By Kaitlyn Tiffany, Vox
"The year is 1992. John Gotti is going to prison, Whitney Houston and Dolly Parton are feuding, Sinead O’Connor is ripping up a photo of the pope on Saturday Night Live, and everyone is just finding out that cotton is the fabric of their lives.
“The touch, the feel of cotton, the fabric of our lives,” they are told, in a singsong sentence that doesn’t make grammatical sense, in a commercial paid for by Cotton Incorporated, a trade organization tasked with selling the story of American cotton.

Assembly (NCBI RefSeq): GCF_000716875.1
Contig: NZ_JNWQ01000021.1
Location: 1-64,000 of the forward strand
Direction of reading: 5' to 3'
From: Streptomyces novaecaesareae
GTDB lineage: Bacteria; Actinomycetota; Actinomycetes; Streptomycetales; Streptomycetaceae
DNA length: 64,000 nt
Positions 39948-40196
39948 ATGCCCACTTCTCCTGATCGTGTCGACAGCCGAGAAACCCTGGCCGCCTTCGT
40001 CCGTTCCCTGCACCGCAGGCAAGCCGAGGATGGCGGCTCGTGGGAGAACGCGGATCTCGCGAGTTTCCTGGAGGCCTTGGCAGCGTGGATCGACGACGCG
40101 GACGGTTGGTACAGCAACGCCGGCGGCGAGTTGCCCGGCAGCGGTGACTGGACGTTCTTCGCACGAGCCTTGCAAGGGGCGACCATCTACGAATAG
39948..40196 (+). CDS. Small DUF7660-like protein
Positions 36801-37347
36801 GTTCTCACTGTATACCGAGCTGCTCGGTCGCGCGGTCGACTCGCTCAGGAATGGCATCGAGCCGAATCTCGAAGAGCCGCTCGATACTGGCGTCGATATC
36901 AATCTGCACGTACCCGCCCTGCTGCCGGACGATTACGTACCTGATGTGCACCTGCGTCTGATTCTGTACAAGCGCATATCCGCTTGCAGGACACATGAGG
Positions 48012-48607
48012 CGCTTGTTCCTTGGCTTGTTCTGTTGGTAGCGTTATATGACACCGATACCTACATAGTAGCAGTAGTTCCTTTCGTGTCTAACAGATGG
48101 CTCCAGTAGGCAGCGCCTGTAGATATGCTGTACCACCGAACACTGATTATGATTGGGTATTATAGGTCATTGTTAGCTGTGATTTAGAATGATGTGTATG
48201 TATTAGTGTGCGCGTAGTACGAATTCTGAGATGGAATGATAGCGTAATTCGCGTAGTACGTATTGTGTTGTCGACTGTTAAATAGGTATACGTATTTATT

Lovell Jarvis, director of the Blum Center of Developing Economies at the University of California, Davis, tells me he’s never seen the “Fabric of Our Lives” commercials but listens patiently while I try to describe them, and then considers. “Is cotton a good product? I would say yes. Do I want to wear more cotton? Yes, sure. Does that mean I would support subsidies for the cotton industry? No. I especially wouldn’t if they were distorting international markets.”"
Read the full story at Vox.